What are the symptoms of HIV neuropathy?

Johns Hopkins Medicine

HIV neuropathy is a disorder of peripheral nerves that arise as a complication of HIV infection. Your peripheral nerves are the nerves outside your brain and spinal cord. Their job is to relay messages between your central nervous system and the rest of your body. If you have a peripheral nerve disorder, this means that the messages going between the brain and the rest of your body are being disrupted or distorted.

The symptoms of HIV neuropathy depend on the type of neuropathy you have. In HIV polyneuropathy, you may experience the following:

  • Unusual sensations, which are called paresthesias
  • Numbness and pain in your hands and feet
  • Painful sensations caused by non-painful actions, such as simply touching something

At later stages of the illness, there may be different symptoms such as the following:

  • Weakness of the muscles in the feet and hands
  • In HIV mononeuropathy, the symptoms depend on which nerve is affected. For example, it can affect thoracic nerves and cause numbness and pain in the chest wall or it can affect cranial nerves and cause sensory or motor deficits in the face.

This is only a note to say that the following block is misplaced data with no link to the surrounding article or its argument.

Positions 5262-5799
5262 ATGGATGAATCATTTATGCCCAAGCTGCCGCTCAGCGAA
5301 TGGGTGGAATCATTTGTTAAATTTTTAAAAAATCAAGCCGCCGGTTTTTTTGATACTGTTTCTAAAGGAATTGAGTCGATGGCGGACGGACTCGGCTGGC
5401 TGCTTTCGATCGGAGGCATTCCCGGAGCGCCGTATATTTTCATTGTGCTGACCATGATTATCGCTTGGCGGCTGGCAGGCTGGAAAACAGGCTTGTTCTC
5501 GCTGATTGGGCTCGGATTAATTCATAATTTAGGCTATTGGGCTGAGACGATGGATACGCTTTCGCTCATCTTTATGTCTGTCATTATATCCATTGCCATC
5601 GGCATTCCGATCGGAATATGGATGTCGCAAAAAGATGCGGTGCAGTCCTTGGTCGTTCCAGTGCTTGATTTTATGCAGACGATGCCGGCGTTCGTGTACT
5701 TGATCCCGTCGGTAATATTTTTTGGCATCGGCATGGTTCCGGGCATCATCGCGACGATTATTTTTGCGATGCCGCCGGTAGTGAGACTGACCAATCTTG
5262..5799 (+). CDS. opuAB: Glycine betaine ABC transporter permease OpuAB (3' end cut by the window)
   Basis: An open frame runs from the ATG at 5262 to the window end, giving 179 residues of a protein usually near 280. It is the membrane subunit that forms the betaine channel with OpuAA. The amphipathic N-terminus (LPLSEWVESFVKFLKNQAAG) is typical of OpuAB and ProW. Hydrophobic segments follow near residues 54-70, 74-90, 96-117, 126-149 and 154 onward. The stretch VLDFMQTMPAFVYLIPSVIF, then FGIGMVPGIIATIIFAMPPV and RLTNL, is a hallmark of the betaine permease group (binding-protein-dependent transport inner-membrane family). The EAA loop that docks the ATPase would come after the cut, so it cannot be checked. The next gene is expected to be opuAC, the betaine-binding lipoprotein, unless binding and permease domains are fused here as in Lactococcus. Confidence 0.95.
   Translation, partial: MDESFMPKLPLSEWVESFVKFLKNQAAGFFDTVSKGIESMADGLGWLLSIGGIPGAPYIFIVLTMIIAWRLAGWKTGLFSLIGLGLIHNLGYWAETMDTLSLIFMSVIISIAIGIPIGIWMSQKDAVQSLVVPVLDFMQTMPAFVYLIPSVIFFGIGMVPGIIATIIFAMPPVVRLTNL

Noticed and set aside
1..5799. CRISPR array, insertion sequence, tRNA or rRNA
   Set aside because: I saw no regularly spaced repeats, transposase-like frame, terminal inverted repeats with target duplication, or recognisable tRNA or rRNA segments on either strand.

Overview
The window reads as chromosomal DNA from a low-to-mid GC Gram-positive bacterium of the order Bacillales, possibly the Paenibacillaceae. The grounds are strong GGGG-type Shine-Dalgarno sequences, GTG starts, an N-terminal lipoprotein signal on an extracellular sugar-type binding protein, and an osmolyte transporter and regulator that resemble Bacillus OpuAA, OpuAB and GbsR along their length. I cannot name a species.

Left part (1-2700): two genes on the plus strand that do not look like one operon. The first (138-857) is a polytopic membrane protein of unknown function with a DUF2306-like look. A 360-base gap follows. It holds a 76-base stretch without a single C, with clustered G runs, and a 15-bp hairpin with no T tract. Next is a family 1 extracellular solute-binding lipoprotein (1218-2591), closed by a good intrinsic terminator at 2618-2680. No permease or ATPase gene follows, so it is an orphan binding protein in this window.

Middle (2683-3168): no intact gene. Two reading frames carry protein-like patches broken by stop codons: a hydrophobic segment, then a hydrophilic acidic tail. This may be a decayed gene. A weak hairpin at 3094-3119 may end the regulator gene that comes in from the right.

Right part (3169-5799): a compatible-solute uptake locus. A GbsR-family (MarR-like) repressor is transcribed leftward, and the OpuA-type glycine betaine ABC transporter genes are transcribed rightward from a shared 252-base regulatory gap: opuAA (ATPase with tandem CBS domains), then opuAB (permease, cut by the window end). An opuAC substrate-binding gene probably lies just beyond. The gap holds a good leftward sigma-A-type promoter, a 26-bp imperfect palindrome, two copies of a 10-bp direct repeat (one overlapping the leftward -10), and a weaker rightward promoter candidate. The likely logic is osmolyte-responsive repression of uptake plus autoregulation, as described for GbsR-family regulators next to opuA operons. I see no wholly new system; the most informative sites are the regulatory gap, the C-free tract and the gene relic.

• Symptoms similar to Guilllian Barre syndrome, or GBS, such as unusual sensations, numbness, weakness, cramping, difficulty breathing, chewing, and swallowing

Continue Learning about HIV and AIDS



HIV, the human immunodeficiency virus, slowly destroys the body’s immune system and causes AIDS if not treated. It can be spread through unprotected sex and sexual contact, contaminated blood transfusions, contaminated needles and ...

syringes, and through breastfeeding or transferred at birth from a mother to her child.

Important: This content reflects information from various individuals and organizations and may offer alternative or opposing points of view. It should not be used for medical advice, diagnosis or treatment. As always, you should consult with your healthcare provider about your specific health needs.